China Insurance Regulator Buys 23% of New China Life

30 May 2007 • by Natalie Aster

China's insurance regulator said it will buy more than a fifth of New China Life Insurance Co., the nation's fourth-biggest life insurer, after an investigation into the misuse of funds by a former chairman, reported The Bloomberg.

The nation's insurance industry protection fund will acquire 22.53 percent of New China Life by buying shares from Longcin Group Co., Hainan Gelindao Investment Co. and Orient Group Industry Co., the China Insurance Regulatory Commission said in a statement yesterday without disclosing a price.

It is the first time China's insurance industry protection fund has been tapped, according to a report by the Chinese- language Caijing Magazine. China is preparing to let insurers take on greater risk and invest their funds more freely in the stock market to boost returns.

China ``wants to crack down on bad corporate governance practices at Chinese insurers, and having the fund buy into New China Life is a way to do that,'' said Olive Xia, a Shanghai- based analyst at Core Pacific-Yamaichi International.

Yuan Li, spokesman for the China Insurance Regulatory Commission, wasn't immediately available for comment.

China is preparing to lift a ban that limits insurers' direct investment in the stock market to 5 percent of assets, Wu Dingfu, chairman of the China Insurance Regulatory Commission, said on April 12.

The insurance watchdog is also poised to allow insurers to invest in asset-backed securities, derivatives and other financial products this year, said Li at an April 23 press briefing.

The industry protection fund was designed to protect policyholders in the event of an insurer's bankruptcy or serious crisis, according to Caijing. The money paid to the three companies is intended to cover funds misused by former Chairman Guan Guoliang, the magazine said. Guan couldn't be immediately reached for comment.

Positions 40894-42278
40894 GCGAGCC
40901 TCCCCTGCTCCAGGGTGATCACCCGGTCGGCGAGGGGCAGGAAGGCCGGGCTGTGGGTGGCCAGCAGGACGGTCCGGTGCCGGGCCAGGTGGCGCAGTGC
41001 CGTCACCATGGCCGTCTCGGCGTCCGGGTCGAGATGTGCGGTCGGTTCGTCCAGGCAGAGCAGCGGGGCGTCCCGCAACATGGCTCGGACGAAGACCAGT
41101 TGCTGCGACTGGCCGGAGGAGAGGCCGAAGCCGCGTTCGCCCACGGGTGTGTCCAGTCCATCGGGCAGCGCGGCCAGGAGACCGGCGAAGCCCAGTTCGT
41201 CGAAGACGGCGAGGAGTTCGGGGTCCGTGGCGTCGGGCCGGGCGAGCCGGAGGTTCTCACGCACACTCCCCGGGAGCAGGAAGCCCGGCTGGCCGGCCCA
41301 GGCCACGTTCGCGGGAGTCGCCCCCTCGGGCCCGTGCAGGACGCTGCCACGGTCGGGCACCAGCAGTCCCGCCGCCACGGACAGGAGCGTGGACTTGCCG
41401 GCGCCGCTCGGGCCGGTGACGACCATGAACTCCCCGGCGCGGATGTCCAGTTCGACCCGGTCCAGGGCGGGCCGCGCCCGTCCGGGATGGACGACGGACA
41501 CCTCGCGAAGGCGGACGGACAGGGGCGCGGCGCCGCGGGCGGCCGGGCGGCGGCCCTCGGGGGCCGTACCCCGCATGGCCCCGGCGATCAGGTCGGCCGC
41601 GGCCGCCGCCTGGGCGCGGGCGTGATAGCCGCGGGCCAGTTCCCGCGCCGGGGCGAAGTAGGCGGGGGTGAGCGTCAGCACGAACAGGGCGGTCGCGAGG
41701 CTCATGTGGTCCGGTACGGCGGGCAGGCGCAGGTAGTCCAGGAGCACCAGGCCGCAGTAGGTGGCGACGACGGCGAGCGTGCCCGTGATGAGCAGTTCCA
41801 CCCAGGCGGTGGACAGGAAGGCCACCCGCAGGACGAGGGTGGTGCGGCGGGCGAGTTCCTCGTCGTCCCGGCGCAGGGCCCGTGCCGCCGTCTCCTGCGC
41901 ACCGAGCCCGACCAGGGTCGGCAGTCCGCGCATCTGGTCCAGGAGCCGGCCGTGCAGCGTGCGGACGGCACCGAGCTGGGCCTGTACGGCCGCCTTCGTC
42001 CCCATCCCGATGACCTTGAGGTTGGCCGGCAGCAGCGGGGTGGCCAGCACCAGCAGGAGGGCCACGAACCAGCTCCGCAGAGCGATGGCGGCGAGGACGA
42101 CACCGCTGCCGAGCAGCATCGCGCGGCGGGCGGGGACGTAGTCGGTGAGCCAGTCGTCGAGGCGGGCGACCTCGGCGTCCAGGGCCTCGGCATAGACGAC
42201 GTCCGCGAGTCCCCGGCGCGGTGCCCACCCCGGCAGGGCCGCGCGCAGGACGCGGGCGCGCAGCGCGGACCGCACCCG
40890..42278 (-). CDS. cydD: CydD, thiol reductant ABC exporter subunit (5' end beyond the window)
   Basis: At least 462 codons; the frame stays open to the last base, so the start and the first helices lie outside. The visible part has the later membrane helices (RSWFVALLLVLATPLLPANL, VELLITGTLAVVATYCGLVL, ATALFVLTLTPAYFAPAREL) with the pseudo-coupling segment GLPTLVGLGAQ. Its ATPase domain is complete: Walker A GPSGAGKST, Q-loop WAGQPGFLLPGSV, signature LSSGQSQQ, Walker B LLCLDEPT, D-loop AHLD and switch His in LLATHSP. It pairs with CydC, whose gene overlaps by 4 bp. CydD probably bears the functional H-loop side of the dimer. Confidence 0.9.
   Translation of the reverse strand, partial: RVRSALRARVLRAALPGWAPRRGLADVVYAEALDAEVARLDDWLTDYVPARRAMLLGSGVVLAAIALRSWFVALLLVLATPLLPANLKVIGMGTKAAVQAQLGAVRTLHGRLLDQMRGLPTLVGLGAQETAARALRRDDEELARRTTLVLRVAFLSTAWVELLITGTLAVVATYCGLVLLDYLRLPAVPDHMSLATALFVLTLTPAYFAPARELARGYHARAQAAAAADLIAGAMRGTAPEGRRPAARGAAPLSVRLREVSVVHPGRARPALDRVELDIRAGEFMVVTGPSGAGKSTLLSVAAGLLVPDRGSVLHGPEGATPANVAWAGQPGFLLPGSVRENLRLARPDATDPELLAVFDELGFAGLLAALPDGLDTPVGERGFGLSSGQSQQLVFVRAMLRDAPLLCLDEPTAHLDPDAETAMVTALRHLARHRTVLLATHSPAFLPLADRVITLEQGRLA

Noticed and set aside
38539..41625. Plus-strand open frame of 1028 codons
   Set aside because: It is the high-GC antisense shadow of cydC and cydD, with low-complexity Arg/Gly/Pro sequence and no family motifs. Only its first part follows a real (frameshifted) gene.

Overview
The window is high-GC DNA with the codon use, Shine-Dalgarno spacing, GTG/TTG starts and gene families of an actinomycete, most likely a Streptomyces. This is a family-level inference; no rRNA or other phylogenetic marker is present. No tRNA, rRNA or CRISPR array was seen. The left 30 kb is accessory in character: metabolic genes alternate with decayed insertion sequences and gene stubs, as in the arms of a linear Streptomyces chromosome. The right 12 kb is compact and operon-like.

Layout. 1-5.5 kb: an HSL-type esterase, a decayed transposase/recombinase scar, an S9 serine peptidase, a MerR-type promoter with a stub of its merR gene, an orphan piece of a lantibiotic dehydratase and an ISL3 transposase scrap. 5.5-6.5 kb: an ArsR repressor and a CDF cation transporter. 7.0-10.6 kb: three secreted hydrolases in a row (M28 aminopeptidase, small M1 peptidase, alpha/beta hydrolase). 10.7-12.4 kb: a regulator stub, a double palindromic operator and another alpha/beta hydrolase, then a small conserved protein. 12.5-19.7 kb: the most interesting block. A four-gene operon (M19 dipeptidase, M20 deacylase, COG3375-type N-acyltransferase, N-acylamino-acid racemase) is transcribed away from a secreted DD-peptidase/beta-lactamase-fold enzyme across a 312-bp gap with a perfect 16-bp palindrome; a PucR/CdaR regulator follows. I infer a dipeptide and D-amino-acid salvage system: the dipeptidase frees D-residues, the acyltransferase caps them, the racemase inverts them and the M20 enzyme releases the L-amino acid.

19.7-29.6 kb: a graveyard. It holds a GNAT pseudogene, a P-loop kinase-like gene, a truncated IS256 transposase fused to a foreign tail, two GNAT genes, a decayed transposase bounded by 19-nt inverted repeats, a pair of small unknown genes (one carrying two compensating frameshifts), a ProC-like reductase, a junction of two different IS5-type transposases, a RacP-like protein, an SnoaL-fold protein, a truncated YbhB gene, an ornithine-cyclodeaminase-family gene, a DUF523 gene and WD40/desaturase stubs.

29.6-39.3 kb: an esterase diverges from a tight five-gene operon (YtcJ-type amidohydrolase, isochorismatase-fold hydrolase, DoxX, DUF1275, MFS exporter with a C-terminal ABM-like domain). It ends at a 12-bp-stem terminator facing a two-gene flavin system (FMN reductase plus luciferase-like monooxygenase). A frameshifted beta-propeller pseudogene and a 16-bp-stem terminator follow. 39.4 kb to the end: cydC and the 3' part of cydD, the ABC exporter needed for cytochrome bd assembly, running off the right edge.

China will pay 1.6 billion yuan from the nation's 8 billion yuan industry protection fund, Caijing said on May 28, without disclosing where it got the information. Guan is being investigated by authorities for wrongdoing related to investments of almost 13 billion yuan in Beijing real estate projects, the magazine said.

The protection fund will hold the stake, the insurance regulator said in the statement. New China Life, set up in 1996, has three foreign investors: Zurich Financial with 18.9 percent, Meiji Life Insurance Co. with 4.5 percent and International Financial Corp. with 1.5 percent. The rest is held by 12 domestic companies.

New China Life had premiums of 24.2 billion yuan in the first 11 months of last year, or 6.5 percent of the nation's total life market, making it the fourth-biggest life insurer, according to data by the regulator.

The company postponed a $1 billion initial share sale until at least 2009, the South China Morning Post reported in March, citing a shareholder.